and awoke the next morning clear in his head. His temperature
had gradually fallen, and after this date did not rise above I00° F.
The wound was dressed on the second day after the operation,
to make sure that the gangrene had not affected the flaps; fortunately these were found in excellent condition.
To combat the toxzemia whiclh seemed to be the cause of his
delirium, he was forced to take as much liquid diet as possible.
On the day after the operation, only i6 ounces of liquid nourishment could be taken, but this was supplemented by giving him a
pint and a half of saline solution intravenously, as already mentioned. On the second day he took by mouth 68 ounces of fluid;
and on the third day 65 ounces. No doubt it would have been
beneficial to administer more saline solution intravenously, or by
hypodermoclysis, but his delirium and tossing were so absolutely
uncontrollable, that it would have been impossible to do either
without the administration of a general anasthetic. No record
a. !tI'~
Emphysematous gangrene.
FIG. 3.
Amputation at shoulder joint for emphysematous gangrene.
couild be kept of the amounts of urine excreted, as these, as well
as his bowel movements, were passed in the bed.
Two days after he came to his senses, he was removed from
isolation, and returned to the general ward. His recovery henceforth was uneventful. A photograph made four weeks after
operation, shows the appearance of the stump (Fig. 3).
This case is deemed worthy of record because of the rarity of
recovery from emphysematous gangrene, even after prompt amputation. Although a case of this form of gangrene is received at
the Episcopal Hospital every few years, this.-is, so far as can
be determined, the first case to recover. In I902, a man was
admitted .to the service of Dr. Neilson with compound fracture
of the left elbow-joint; one morning, a few days after his admission, he was found to have developed emphysematous areas in
his arm above the elbow. Three or four hours later, when seen
by Dr. Neilson, the emphysemnatous crackling had 'invaded the
thorax, and all thought of operation was abandoned,' the patient
dying the same aftemoon or evening. In the summer of 1907,
a patient who had been operated on for typhoid perforation, in
Dr. Deaver's service, developed emphysematous gangrene in the
abdominal wound, and died in a few hours.
Dudgeon and Sargent (Trans. Pathol. Soc., London, 1905,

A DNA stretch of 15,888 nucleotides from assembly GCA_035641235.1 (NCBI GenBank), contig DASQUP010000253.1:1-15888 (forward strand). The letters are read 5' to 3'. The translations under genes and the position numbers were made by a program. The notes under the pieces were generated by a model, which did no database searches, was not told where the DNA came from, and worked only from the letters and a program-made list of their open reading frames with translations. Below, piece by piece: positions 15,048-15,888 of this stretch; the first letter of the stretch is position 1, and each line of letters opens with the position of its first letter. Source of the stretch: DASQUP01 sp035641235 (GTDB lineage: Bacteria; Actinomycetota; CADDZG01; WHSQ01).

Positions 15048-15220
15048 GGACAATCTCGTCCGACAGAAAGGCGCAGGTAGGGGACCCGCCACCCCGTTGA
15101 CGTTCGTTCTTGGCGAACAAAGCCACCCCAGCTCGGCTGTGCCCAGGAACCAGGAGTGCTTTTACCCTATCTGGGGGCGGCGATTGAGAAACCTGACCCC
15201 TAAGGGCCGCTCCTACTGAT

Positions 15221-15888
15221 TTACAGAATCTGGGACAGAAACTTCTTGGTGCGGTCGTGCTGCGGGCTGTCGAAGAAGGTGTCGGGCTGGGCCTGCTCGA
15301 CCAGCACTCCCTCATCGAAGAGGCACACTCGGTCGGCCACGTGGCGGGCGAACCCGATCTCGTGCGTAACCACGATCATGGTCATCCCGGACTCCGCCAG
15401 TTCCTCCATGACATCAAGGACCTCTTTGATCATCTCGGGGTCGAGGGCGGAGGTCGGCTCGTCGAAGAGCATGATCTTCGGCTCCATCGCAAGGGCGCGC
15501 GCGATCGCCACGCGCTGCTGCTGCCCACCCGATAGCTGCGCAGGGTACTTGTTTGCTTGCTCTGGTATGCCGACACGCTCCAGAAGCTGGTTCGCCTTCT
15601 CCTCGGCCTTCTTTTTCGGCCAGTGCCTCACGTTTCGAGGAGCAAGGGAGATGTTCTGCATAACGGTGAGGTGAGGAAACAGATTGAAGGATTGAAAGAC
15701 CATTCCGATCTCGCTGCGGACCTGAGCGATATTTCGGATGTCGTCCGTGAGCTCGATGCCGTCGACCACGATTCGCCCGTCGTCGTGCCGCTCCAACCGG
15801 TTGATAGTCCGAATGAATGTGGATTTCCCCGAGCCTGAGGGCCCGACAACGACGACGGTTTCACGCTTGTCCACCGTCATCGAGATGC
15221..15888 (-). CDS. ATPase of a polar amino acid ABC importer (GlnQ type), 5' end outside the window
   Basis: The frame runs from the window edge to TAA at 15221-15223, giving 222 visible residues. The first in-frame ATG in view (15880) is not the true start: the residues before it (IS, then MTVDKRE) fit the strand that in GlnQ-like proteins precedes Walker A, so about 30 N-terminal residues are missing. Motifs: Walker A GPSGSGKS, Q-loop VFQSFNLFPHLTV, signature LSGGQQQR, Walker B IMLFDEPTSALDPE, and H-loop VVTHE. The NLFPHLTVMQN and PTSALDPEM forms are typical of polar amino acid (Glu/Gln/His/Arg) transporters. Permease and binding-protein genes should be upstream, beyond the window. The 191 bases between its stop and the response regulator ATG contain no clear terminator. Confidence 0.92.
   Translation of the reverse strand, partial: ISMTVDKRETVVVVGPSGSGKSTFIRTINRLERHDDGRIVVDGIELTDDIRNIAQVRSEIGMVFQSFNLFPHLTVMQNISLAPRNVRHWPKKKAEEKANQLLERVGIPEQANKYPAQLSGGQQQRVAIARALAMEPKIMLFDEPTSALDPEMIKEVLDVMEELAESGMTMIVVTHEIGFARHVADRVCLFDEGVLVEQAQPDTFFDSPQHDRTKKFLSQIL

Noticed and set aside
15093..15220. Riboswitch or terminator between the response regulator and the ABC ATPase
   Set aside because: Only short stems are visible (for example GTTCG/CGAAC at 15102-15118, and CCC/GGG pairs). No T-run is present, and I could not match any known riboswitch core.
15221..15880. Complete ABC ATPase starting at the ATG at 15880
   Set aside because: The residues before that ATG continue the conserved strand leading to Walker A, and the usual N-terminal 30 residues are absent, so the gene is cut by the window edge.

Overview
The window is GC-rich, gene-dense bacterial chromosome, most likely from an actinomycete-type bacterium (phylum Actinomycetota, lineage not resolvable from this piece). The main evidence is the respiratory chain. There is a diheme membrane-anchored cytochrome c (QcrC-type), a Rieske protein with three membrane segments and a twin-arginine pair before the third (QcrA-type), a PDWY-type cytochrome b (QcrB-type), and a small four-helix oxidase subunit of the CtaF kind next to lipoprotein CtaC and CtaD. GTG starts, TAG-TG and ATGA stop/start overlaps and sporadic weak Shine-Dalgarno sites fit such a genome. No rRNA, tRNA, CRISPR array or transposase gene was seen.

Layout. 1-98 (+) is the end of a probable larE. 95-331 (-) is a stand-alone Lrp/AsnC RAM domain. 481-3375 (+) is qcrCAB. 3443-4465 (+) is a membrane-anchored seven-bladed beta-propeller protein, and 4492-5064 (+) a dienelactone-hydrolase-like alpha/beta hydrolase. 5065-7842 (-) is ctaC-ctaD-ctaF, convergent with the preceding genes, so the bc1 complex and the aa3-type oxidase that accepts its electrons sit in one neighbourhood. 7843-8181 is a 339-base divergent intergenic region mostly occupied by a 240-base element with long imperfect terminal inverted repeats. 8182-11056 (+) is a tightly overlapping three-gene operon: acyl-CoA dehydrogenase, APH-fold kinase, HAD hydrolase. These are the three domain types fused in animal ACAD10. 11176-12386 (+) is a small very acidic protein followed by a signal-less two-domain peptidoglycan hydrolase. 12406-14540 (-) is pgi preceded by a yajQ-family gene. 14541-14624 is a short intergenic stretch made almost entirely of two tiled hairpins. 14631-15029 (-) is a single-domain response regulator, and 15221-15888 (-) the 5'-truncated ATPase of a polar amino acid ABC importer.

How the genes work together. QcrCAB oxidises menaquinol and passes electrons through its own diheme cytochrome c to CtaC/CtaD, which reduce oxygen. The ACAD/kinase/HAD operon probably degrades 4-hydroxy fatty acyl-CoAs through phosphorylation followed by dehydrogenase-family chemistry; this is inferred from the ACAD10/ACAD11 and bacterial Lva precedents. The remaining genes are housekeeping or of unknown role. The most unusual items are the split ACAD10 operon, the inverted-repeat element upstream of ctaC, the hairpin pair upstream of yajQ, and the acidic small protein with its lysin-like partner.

lvi, 42) refer, to two cases of emphysematous gangrene due to the
Bacillus aerogenes. capsulatus, following crushes, .both patients
recovering after amputation. Gayet (Revue de Chir., I908, i,
575) has recently reported the case of a patient with compound
fracture of, the forearm, which was. repaired by 'operation, and
who developed "benign gaseous gangrene," but recovered without
amputation in three months and a half.
Writers in general recognize two main forms of " traumatic '
or spreading gangrene (" gangrMe foudroyant ")-the more
serious form of malignant cedema, caused by Koch's Bacillus, in
which variety the formation 6f gases is a secondary and minor
characteristic; and a less serious form, due to any one of a number of gas-producing micro-organisms, of which that most frequently encountered is the Bacillus aerogenes capsulatus -of
Welch. Among other bacteria which may be the cause of emphysematous gangrene, Freeman (" Keen's Surgery," Phila., I906,
vol. i, p. 340) mentions the Bacillus proteus vulgaris, Bacterium
pseudo-cedematis maligni, and the Bacterium coli commune.
The infection in the present case was probably due to one of
the less malignant bacteria; and it seems not impossible that the
delav in the emphysematous gangrene spreading toward the trunk
may have been due to the form of the injury, which ripped the
skin and subcutaneous tissues from around the arm above the
elbow, thus leaving a gap in the lymphatic and cellular tissues
between the infected and healthy parts, which completely encircled
the limb, and prevented extension of the infection upward.
The slowness of the pulse (52 to 64), and the absence of local
inflammatory reaction before the operation, are also noteworthy.
These features, as well as the fact that emphysema developed before the parts became gangrenous, show that the condition was not
one merely of putrefaction in already mortified tissues; a fact
which is further testified to by the finding of gas-producing bacilli
in the fluids of the part, before the gangrene itself was evident.
Dr. Ashhurst expressed his indebtedness to his chiefs, Dr.
Chas. H. Frazier, and Dr. G. G. Davis, in whose services the
patient was treated, for the privilege of operating, and of reporting
the patient's history.
DR. ASHIIURST also reported the case of Frank J. S., aged